London Life - The Italian Matchmaker - 2009
"Stunning setting, compelling storyline, powerful emotions – it’s Santa Montefiore at her gloriously intoxicating best."
Staying In - The Italian Matchmaker - 2009
"After just a few pages, I was captivated by this fascinating and mysterious tale. The fictitious palazoo and town were described so believably I could imagein myself there, and the esoteric element brought extra excitement. I love stories that provoke emotion and The Italian Matchmaker did just that. It’d be a great book to take on holiday – especially if you’re heading for Italy."
‘I felt transported to one of the quaintest parts of Italy by this book, which is an exceptional story of love, life and death and spirit. The sub-plots and absorbing twists made it a real page-turner. It’s extremely well-written with true emotion, and the author has clearly done her research. The message of the book is that good things can often come from bad situations. If, like me, you’re interested in life after death, you’ll find this a thought-provoking and emotional read.
"I was swept away by this passionate tale, and found it impossible to put down. This book has everything you could want – unrequited love, romance, death, mystery and a haunting. It’s total escapism, best enjoyed on the sofa with a frothy cappuccino."
Spirit & Destiny - The Italian Matchmaker- 2009
‘Montefiore is adept at writing perceptive character analyses and her writing is funny, too, especially when conveying the different but equally complex social traditions that bind family life in Italy and Britain. All that means that readers who might have lamented The Italian Matchmaker’s ghostly goings-on will find themselves caught up in the romance of the novel and unable to put it down once the plot begins to twist with the kind of transfixing narrative that we have come to expect from Montefiore. The Italian Matchmaker will light up even the most gloomy of readers.’
Sunday Express - The Italian Matchmaker - 2009
How did you get the idea for the story in The Italian Matchmaker?
I have always wanted to write about spirits. Having seen them all my life they are part of my reality. However, although they feature a little here and there in my previous novels, I was always nervous about being too unconventional. Then, I reached a point where I had written 8 novels and I felt the time was right to try something different. I’ve enjoyed films like Ghost, The Others and Sixth Sense and know that if people don’t believe in life after death they are intelligent enough to suspend reality and enjoy the story. So, I built a love story around the spiritual theme and based it in Incantellaria, where my fifth novel, Last Voyage of The Valentina was based. I wanted to return to the Amalfi coast and it seemed silly to make up another location. Besides, I rather relished bringing back some old characters.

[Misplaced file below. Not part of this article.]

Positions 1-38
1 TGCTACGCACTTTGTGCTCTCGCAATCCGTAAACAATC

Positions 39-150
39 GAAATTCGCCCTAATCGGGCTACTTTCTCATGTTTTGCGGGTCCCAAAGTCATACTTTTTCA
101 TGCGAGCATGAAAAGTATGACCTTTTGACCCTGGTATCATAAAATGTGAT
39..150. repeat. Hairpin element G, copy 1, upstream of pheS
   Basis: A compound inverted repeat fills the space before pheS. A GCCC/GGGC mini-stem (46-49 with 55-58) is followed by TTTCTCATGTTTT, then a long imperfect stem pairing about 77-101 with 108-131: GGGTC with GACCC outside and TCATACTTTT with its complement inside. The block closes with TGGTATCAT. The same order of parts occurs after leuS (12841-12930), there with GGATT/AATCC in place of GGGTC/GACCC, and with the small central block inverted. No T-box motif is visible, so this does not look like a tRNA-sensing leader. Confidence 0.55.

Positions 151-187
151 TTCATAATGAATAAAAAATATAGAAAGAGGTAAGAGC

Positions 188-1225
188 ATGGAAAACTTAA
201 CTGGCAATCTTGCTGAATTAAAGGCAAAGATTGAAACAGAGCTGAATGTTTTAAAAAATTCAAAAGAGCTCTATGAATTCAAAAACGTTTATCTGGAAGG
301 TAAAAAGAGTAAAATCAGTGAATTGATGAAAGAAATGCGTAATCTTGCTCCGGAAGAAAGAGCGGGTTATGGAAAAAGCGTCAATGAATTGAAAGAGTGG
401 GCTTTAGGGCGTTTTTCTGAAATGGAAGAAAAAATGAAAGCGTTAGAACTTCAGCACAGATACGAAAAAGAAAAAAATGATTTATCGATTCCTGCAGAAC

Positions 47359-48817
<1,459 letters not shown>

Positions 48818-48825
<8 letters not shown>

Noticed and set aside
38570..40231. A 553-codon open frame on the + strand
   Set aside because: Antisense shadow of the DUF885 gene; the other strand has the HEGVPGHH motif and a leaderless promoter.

In the back of the book you write that you wanted to write this book for years. Why was that and why did you not write it sooner?
I think I’ve answered that in question one.
You seem to like to set your stories in southern places. Why is that?
I like to set my novels in England and abroad. I like the contrast between hot southern countries like Latin America, Italy and France, and our rather drizzly, grey England. I lived in Argentina as a 19 year old and based my first novel there because I fell in love with the country. Then decided to base my second novel in Chile, where all my mother’s family live. She is Anglo- Argentine. I loved these settings so much that my following two novels were based in Argentina as well. However, the USA didn’t publish them although they were successfully published all over Europe. So, with my 5th novel, Last Voyage of The Valentina, I moved the setting to Italy and the USA signed me up for a two book deal. With the USA in my vision I based the following novels in Italy and France and they have continued to publish me. My tenth novel comes out next year and is based in South Africa.
Have you visited all the places you write about? Is that important for your writing?
I couldn’t write about a place that I didn’t know and understand. I write about cultures I feel I know well. I went to India and loved it but at this stage I don’t know it enough to write about it convincingly. I’d have to spend more time there and research it thoroughly. I’m lucky that I spent a lot of time in France and Italy as a child and speak the languages (Italian a lot better than my rather poor French!) Having spent so much time in Argentina where the people are a mixture of French, Italian and Spanish, I feel I know them well.
The palazzo of the story, does that exist in real life (can we visit it?) or is it inspired by a real palazzo you’ve seen?
Incantellaria is not a real place. I invented the name from the word ‘incanto’ which means charm, and Pantellaria, which is a little rocky island in the south of Italy. I imagined it to be on the Amalfi coast, near Sorrento. I invented the Palazzo in my novel Last Voyage of The Valentina.
Spirits are an important part of the story and you write in the back of the book that you’ve seen spirits yourself all your life. Can you tell us a bit more about how that works and what impact that has (had) on your life?